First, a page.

Still, I respond personally both to what Baltimore argues and what you say, Gordon. Baltimore claims that we’re working less, but the latest numbers seem to suggest that American workers have never worked more, if weekly hours is a reliable indication (I heard this on NPR last week, sorry no source). This seems to me and ominous portent, when I hear it on the radio and imagine what this must mean for working parents. But my husband works 80+ hours each week as a medical resident, and while this is not ideal, we’re doing fine after six months–although he’s no good for church service, rarely available on Sundays. The ideal of the balanced life– family-church-career-personal, or wisdom-stature-favor-with-God-and-man, however you define it–is immensely attractive, but simply not feasible for much of the demanding work on which our lifestyle is based.

    On the other hand, I’d love to get a shot at having it all. While I enjoy my daily life, and am happy in the choice I’ve made not to pursue a professional life, I am in a position in which the “balanced life” you describe, Gordon, is not available to me even under the best circumstances. The dream of the “balanced life” is the fiction of the working world.

  5. December 4, 2004 at 11:40 pm

    Rosalynde, My post was more of a lament than a declaration because (for many) the balanced life I imagine is just that: imagination. Some manage better than others, though I am afraid that I manage in fits and starts. Derek suggests that we cannot serve two masters, but I have come to some peace with my inner conflict by convincing myself that my daily work has eternal consequences. This seems to be what Mark is getting at above. But I also see the attraction of Stephan’s view of trying to “master nothing else but being an excellent husband, an excellent father and an excellent learner.” There I go again, wanting to have it all …

  6. Ed Enochs
    December 5, 2004 at 12:04 am

    Dear LDS Friends,

    It has been awesome chatting with you the last couple of days. I want to tell you that I love you with the love of Jesus Christ. I do not do internet debating or blogging on Sunday’s due to my church responsibilites. I will check in on you guys sometime next week.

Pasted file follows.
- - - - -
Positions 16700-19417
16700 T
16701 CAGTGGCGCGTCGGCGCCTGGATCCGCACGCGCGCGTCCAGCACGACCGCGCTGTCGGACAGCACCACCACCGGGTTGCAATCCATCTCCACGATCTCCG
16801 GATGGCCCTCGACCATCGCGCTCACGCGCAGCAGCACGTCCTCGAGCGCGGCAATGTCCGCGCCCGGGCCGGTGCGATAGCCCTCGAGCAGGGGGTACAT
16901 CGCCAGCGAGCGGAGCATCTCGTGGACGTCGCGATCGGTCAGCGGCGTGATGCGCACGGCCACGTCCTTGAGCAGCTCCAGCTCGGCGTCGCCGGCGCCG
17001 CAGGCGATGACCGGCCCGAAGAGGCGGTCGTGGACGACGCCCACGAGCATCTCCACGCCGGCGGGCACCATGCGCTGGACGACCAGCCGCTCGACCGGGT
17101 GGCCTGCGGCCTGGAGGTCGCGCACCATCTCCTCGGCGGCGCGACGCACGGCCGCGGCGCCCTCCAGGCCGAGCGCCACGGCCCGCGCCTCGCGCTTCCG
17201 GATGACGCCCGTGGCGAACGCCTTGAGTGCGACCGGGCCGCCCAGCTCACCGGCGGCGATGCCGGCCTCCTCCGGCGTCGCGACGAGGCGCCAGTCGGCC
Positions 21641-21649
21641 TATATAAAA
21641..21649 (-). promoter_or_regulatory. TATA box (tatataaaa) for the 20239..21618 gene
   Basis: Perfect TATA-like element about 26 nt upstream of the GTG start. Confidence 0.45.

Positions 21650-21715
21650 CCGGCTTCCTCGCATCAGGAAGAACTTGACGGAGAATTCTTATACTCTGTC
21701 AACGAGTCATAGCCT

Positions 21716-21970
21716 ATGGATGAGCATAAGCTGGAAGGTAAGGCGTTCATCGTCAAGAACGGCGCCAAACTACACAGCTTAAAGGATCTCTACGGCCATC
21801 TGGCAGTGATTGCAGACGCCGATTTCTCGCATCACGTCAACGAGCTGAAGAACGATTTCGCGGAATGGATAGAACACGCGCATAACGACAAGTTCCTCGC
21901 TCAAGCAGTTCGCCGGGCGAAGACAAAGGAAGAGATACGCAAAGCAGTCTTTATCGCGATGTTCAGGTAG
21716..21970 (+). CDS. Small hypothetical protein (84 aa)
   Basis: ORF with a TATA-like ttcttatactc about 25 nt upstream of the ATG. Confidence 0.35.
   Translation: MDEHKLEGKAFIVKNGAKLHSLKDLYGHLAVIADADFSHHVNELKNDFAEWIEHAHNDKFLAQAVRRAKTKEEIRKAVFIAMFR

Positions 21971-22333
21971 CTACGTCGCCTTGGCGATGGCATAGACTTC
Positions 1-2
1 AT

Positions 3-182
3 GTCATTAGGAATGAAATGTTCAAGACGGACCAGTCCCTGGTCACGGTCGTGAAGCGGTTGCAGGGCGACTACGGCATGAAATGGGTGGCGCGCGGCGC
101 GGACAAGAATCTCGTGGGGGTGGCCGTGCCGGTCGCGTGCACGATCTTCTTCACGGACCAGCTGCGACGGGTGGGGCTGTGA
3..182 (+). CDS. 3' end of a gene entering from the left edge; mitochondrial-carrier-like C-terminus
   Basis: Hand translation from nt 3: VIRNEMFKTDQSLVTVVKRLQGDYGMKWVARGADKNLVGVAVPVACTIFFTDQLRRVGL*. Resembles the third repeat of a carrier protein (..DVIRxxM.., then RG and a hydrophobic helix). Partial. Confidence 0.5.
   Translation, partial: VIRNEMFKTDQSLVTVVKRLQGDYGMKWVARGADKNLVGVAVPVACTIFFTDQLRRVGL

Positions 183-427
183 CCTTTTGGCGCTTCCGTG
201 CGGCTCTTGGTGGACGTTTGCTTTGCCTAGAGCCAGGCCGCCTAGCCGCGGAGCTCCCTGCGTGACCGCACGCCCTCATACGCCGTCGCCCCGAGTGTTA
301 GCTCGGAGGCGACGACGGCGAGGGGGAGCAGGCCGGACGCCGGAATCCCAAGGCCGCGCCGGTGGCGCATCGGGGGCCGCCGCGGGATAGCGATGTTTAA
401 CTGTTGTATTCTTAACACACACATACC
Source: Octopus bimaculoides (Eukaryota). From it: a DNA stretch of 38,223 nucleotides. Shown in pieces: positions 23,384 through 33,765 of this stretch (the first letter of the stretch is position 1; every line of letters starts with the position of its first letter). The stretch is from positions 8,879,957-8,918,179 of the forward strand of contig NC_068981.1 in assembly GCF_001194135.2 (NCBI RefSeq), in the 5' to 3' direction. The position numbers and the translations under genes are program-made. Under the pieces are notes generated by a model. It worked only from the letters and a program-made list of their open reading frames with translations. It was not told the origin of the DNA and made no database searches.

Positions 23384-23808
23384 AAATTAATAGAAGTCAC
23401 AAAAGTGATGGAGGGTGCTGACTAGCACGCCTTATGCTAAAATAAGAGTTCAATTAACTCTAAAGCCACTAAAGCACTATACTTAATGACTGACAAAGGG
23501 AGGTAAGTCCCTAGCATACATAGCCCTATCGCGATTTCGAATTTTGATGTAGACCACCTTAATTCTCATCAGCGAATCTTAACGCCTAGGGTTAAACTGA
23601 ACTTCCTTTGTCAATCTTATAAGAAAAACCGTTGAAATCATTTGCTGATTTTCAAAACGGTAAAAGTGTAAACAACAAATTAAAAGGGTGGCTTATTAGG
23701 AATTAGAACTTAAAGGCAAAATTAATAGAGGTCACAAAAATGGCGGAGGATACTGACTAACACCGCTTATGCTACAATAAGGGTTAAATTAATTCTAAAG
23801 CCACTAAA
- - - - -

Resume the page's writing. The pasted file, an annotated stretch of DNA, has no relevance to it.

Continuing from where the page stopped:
Sincerely in Jesus Christ,

    Ed Enochs

  7. December 5, 2004 at 12:37 am

    Related: Tom DeMarco’s Slack , and Richard Wiseman’s examination of luck.

    Possibly also related (but unexamined by me as of yet): The Power of Full Engagement: Managing Energy, Not Time, is the Key to High Performance and Personal Renewal.

  8. Jed Woodworth
    December 5, 2004 at 1:04 am

    Our “stress” is not so much in working all day at the expense of the spa; ours is in trying to look in five directions at once and still seeing everything clearly.

    Gordon’s comment about high achievement in professions gestures at a question I have pondered for some time: Can believing Mormons consistently reach the height of their professions? I have somewhat pessimistically concluded “no” for the same reason I have concluded there will never be a Mormon Olympic downhill ski champion. The Sabbath Day is the reason. Ski champions are made when they are young, and that means they hone their skills on the slopes on days when school is not in session: Saturdays and Sundays. Two days in seven make a ski champion. You cut those two days in half and you have a qualifier not a champion. I conclude most believing Mormon academics will forever be qualifiers not champions.

    I do not say a few do not reach great heights; at least five on the Harvard Business School faculty were LDS at last count. In the field of business academics does it get any higher than that? The same may be true in law where Mormons have argued impressive cases or developed ground-breaking theories. But I doubt very much that in the humanities we will see many Mormon academics who dominate their field with a cache of prize-winning books. They may have one or two, but not many more. Those books are hard to write, and it takes time to write them, and not only do believing Mormons not have the Sabbath Day to write them, they do not have Monday nights and many other nights either. High achievers are often called into positions of leadership requiring time that might have been spent laboring over their prize-winning prose.

    I do not deny the Lord opening up the windows of heaven and pouring out a blessing for those who serve Him. Many times after giving time to the church I have plead to heaven for assistance in writing papers or finishing school assignments. The help always comes. But I have a hard time seeing how prayer makes up for lost time in the archives. Maybe I need more faith before I can write my Messiah in 24 days like Handel did his.

  9. David King Landrith
    December 5, 2004 at 1:28 am

    People who complain about stress in their lives are weenies.

  10. Julie in Austin
    December 5, 2004 at 9:08 am

    I dunno, you guys. I’m not sure ‘the balanced life’ is inconsistent with excellence. My thinking about this has been strongly shaped by two thing: The Cheerio Incident, which I’ll post on later, and my mentor-that-I’ve-never-met, Laurel Thatcher Ulrich. I’m not sure how else we would define success in the humanities besides a Pulitzer and a job at Harvard. But first, she raised five kids. She worked in the early morning (OK, she’s not my ideal for that part!) and took a several year hiatus from that in order to teach seminary. (This is detailed in a great little book called _All God’s Critters Got A Place in the Choir_.)

    Quality time and quantity time are not always correlated.

  11. Rob Briggs